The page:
Myogen Inc. started enrolling two pivotal Phase III trials for ambrisentan, a Type A selective endothelin receptor antagonist for the treatment of pulmonary arterial hypertension.
Initiation of the Phase III program means Myogen, a Denver-based company, has three late-stage development candidates, when adding to its lead product, enoximone, a small organic molecule being studied in heart failure; and darusentan, an ETA selective endothelin receptor antagonist in trials for uncontrolled hypertension.
The ambrisentan program aims to enroll 186 patients in each of two trials designed to evaluate exercise capacity measured by the six-minute walk test, Derek Cole, Myogen's director of investor relations, told BioWorld Today.
Since the trials are just getting under way, Cole said it's too early to discuss a timeline for completion or regulatory filing.
In a prepared statement, William Freytag, Myogen's president and CEO, said: "The rapidity with which [the trials] began enrolling patients is encouraging given some of the challenges we face regarding competing trials and the availability of existing medications. We hope that we can maintain this early momentum throughout the remainder of the studies."
Competing medications include Remodulin (treprostinil sodium) from United Therapeutics Corp., of Silver Spring, Md., and Tracleer (bosentan) from Actelion Inc., of Allschwil, Switzerland.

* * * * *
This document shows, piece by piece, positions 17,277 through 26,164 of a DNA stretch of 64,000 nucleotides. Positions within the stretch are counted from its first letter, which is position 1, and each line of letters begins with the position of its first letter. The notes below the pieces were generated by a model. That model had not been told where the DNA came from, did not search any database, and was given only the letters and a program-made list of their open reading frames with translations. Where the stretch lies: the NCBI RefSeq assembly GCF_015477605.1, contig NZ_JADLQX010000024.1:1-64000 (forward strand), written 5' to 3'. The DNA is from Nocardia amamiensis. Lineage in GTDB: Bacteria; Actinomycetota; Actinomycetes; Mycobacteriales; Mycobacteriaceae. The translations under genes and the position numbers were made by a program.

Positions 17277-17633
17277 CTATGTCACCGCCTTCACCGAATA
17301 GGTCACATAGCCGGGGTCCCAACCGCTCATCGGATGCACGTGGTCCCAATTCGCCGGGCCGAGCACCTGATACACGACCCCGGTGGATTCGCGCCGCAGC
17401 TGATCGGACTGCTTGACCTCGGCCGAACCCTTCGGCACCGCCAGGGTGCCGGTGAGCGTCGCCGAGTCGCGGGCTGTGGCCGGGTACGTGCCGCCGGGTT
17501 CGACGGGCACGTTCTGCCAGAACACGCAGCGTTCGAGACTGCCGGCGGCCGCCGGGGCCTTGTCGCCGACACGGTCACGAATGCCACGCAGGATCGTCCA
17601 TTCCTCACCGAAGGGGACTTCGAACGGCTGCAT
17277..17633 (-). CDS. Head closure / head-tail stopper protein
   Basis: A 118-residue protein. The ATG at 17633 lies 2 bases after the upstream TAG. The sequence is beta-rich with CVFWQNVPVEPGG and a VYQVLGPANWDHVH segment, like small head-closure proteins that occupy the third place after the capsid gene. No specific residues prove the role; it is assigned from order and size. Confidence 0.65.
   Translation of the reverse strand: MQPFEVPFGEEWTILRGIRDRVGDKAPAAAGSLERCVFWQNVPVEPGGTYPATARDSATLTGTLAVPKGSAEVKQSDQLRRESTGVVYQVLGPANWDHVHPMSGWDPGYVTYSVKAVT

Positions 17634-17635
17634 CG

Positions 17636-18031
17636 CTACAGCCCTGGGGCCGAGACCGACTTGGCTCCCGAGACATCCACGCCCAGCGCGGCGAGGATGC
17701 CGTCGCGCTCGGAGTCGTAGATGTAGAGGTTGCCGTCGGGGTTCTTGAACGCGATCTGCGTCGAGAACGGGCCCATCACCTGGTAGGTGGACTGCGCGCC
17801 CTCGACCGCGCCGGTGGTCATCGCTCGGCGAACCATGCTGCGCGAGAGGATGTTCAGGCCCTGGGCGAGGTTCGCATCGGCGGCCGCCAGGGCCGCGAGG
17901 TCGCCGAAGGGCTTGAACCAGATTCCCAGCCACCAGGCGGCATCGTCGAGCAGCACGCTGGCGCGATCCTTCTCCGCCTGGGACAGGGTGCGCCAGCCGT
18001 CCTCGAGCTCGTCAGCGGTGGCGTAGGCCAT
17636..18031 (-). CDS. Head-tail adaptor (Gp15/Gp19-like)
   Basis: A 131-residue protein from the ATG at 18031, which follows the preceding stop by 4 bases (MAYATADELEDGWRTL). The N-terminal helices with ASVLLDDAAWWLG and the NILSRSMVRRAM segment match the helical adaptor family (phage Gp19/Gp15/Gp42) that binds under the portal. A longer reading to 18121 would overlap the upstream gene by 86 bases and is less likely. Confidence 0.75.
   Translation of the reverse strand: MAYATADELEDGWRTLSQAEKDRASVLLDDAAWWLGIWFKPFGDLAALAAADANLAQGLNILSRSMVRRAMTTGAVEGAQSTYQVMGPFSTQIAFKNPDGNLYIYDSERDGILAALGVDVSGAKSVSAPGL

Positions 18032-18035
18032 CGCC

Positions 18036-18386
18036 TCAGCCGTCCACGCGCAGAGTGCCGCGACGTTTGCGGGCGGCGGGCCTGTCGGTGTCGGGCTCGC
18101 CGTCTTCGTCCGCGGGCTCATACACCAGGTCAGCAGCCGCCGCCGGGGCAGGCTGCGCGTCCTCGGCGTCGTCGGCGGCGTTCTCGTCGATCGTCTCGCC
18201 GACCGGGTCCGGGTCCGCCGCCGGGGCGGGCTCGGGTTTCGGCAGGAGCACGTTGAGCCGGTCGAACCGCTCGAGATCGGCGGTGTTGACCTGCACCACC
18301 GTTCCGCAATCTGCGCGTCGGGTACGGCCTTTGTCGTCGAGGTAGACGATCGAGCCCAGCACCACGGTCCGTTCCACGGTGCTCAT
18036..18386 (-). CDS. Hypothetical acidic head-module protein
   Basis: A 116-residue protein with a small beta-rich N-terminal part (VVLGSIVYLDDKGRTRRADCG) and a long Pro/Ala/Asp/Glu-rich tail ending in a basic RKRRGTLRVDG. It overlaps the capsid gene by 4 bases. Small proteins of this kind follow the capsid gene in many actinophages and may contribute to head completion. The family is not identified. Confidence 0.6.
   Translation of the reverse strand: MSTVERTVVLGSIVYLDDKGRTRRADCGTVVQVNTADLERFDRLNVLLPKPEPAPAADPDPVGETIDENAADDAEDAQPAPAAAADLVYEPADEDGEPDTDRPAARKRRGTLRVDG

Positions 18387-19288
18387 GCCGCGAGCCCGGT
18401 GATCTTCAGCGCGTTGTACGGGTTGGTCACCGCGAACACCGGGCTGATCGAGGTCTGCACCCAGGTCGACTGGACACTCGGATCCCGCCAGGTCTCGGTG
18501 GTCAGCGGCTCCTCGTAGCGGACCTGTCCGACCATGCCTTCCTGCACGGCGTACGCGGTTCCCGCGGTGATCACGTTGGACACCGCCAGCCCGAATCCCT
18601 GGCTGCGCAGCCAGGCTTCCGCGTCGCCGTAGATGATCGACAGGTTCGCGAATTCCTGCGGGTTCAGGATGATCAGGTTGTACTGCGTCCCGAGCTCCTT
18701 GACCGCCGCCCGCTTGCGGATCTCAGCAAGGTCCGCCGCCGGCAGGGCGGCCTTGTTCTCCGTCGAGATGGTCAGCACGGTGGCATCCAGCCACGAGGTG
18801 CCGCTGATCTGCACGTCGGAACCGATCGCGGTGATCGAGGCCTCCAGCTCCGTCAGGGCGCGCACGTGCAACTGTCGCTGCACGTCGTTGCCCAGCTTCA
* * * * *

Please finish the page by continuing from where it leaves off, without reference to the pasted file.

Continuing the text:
Ambrisentan, a small peptide hormone, works by preventing the constriction of blood vessels and increasing blood flow to vital organs. The company said it believes ambrisentan will capture a share of the pulmonary arterial hypertension market due to a long half-life, possibly allowing it to be dosed once a day. In Phase II studies, data indicated a low incidence of abnormal liver function, and there were no significant drug-to-drug interactions.
The Phase III trials, referred to as ARIES I and II, are randomized, double-blind and placebo-controlled. They are identical except for the doses of ambrisentan and the geographical locations of the investigative sites. ARIES I will evaluate ambrisentan doses of 5 mg and 10 mg, administered orally once daily for 12 weeks to patients in the U.S. and Canada. ARIES II will evaluate ambrisentan doses of 2.5 mg and 5 mg, administered once daily for 13 weeks to patients in Europe and South America.
Myogen acquired exclusive worldwide rights to ambrisentan from Abbott Laboratories, of Abbott Park, Ill., in late 2001 for an undisclosed up-front fee, milestones and royalties. (See BioWorld Today, Nov. 30, 2001.)
Cole said the company might consider partnering the candidate at some point. "We will look at all possibilities for maximizing what we can do with all of our compounds. We are open to partnering discussions, but we'll really look to pursue the most economically beneficial strategy," he said.
Two months after raising $40 million in a Series D financing, Myogen in late October completed its initial public offering, netting $73.2 million. (See BioWorld Today, Aug. 29, 2003, and Oct. 31, 2003.)
While year-end and fourth-quarter financials have not been released, Cole said he expects that the company ended 2003 with between $113 million and $117 million in cash.
Myogen's stock (NASDAQ:MYOG) closed Thursday at $16.42, up 19 cents.